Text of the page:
No, they don't have to tell you.
I'm pretty sure lying, by definition, is unethical (with the possible exception of some moral grey areas) (although maybe I'm confusing ethics and morality). But whether it's unethical or not doesn't really change whether they will or have to tell you.
Unsolicited contact from recruiters is unfortunately part of professional life for many. If the request isn't specifically directly towards you, and you're not interested, you could consider just ignoring them - such e-mails are probably sent in bulk, so they're not going to care much / notice if you don't reply.
You're presumably not connected to them (on LinkedIn) directly, but any of your contacts, or really anyone you know, could provide them with these details. Most of the unsolicited contact I get from recruiters involve them asking me if I know of anyone else who might be interested, which I always just respond "no" to, but possibly some people you know provided some of your details here.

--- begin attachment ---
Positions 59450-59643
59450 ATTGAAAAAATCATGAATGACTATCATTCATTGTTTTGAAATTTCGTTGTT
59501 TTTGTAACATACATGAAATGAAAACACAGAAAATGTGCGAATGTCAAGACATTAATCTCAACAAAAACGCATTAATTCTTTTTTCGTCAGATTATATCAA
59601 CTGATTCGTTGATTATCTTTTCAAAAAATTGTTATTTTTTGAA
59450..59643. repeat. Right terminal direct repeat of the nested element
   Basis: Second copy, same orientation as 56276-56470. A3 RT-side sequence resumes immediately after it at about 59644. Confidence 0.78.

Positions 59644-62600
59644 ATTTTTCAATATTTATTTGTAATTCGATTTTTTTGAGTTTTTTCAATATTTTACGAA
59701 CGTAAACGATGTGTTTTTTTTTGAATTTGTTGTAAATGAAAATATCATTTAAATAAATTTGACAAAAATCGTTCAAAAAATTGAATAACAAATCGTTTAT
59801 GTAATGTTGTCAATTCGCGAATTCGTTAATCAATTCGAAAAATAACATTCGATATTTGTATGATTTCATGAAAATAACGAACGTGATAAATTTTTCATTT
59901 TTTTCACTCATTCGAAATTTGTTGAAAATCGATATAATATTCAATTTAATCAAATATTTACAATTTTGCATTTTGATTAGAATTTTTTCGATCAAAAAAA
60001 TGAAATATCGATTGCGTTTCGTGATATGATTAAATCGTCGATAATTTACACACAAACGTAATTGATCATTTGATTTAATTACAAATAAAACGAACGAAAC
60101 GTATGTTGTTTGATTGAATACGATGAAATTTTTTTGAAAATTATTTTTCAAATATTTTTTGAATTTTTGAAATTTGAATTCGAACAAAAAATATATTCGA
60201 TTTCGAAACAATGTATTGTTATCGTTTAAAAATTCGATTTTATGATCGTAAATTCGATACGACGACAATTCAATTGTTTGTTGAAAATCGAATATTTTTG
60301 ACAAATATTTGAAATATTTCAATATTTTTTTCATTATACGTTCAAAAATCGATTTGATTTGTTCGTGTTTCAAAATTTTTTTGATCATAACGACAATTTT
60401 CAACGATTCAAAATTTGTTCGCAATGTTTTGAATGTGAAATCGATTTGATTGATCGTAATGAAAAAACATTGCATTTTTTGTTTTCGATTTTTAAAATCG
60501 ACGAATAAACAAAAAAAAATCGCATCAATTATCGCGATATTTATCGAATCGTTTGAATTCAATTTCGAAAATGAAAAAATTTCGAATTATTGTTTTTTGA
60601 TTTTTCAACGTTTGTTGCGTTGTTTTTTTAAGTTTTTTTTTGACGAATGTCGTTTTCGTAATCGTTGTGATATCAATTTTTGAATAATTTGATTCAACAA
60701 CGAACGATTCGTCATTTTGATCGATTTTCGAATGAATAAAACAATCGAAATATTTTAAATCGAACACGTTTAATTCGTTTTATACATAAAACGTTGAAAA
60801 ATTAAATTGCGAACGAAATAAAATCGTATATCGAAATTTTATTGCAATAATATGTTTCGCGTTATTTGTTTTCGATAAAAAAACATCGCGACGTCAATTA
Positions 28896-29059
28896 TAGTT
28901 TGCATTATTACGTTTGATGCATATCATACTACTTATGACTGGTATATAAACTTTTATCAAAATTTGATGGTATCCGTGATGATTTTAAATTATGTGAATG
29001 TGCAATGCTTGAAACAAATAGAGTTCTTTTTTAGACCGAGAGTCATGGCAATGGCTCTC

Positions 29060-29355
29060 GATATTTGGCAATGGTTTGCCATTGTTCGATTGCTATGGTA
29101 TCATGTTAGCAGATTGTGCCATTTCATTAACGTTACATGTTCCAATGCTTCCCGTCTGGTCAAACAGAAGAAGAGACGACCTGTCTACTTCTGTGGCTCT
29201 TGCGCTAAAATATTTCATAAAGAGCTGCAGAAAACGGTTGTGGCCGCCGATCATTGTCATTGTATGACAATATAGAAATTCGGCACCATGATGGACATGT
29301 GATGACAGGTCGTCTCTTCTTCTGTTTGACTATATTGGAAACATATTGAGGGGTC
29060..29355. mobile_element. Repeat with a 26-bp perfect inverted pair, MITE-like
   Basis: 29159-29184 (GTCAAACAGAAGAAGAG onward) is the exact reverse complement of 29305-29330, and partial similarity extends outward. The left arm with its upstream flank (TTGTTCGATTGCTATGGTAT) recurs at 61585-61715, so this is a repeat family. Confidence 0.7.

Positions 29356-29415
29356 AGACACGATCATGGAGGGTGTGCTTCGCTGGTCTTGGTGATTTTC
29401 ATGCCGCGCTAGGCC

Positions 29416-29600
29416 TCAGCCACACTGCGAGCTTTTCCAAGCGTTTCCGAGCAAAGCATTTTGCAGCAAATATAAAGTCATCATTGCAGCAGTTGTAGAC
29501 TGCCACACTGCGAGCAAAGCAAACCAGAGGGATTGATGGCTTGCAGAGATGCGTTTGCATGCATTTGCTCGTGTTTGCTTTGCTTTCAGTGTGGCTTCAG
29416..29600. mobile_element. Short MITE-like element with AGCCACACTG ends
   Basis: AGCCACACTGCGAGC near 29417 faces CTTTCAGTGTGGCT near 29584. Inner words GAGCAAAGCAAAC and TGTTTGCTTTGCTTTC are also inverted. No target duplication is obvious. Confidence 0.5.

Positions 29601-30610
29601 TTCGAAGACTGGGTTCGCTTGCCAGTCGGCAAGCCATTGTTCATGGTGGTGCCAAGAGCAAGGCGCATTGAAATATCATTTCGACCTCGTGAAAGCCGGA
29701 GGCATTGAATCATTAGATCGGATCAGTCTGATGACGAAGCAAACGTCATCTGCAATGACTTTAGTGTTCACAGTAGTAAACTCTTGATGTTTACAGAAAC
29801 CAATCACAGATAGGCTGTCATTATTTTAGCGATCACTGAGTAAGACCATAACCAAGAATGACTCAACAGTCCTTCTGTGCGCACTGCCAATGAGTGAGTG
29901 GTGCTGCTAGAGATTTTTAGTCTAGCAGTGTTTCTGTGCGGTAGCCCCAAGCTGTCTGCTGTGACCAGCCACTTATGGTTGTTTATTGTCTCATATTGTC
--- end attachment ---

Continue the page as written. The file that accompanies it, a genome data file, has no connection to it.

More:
It could be publicly available somewhere. Open a private browsing tab (Ctrl-Shift-P in IE, Ctrl-Shift-N in Chrome) look for yourself and see if you can find it.
Side note - I'm pretty sure LinkedIn doesn't make your email address available to anyone but your (possibly 1st degree) contacts (which is presumably optional as well). But you can hover over the icon in the top-right, go to Privacy & Settings, and look for the applicable setting there.
Or you could attribute it to recruiters providing these details to each other. If you've ever provided access to these details to a recruiter, this is possible.
One way to address this is the unique address idea (possibly a bit late now though) - provide a unique address each time you provide an address and then you can instantly know where your contact details originated from (you may not know where they got it, and it doesn't help you stop it, and it might not work if they just BCC you (TBC), and, depending how you do it, they can just modify the address if they know and care, but it might be better than nothing). With Gmail, I believe you could just add
+ followed by anything to your email address and you'll still get the mail sent there, for example, if your address is
[email protected], you'll also get mail sent to